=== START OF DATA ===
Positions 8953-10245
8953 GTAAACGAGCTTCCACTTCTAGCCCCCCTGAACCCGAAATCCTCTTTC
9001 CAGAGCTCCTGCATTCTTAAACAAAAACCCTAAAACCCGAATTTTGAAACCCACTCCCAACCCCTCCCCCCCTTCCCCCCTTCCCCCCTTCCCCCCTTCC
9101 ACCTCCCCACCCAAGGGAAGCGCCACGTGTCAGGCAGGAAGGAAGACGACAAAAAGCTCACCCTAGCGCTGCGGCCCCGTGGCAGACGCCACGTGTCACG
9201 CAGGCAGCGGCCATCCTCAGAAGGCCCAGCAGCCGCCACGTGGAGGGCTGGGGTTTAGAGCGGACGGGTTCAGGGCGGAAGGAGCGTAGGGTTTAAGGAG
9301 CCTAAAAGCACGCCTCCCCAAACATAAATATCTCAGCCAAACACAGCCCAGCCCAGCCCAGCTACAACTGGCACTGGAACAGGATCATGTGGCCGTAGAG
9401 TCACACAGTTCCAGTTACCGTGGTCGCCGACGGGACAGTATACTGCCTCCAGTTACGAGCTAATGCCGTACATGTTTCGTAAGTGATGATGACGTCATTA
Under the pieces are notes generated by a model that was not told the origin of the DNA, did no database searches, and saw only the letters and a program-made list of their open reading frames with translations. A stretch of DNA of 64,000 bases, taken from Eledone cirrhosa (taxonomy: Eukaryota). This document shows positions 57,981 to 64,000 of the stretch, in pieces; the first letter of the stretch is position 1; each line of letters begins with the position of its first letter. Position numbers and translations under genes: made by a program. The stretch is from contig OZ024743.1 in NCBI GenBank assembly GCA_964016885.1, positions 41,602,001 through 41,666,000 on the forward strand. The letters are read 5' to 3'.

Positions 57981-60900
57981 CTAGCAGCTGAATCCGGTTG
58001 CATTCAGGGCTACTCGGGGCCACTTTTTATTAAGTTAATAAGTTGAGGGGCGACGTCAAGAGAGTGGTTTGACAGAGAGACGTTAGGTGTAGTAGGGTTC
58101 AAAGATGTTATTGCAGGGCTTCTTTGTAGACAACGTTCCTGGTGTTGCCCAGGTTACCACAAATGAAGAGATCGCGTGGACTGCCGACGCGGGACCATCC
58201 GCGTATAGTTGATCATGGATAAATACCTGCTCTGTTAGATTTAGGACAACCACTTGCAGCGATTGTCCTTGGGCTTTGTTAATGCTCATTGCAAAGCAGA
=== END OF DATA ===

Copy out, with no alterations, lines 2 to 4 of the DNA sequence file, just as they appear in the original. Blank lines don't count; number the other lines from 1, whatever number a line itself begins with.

8953 GTAAACGAGCTTCCACTTCTAGCCCCCCTGAACCCGAAATCCTCTTTC
9001 CAGAGCTCCTGCATTCTTAAACAAAAACCCTAAAACCCGAATTTTGAAACCCACTCCCAACCCCTCCCCCCCTTCCCCCCTTCCCCCCTTCCCCCCTTCC
9101 ACCTCCCCACCCAAGGGAAGCGCCACGTGTCAGGCAGGAAGGAAGACGACAAAAAGCTCACCCTAGCGCTGCGGCCCCGTGGCAGACGCCACGTGTCACG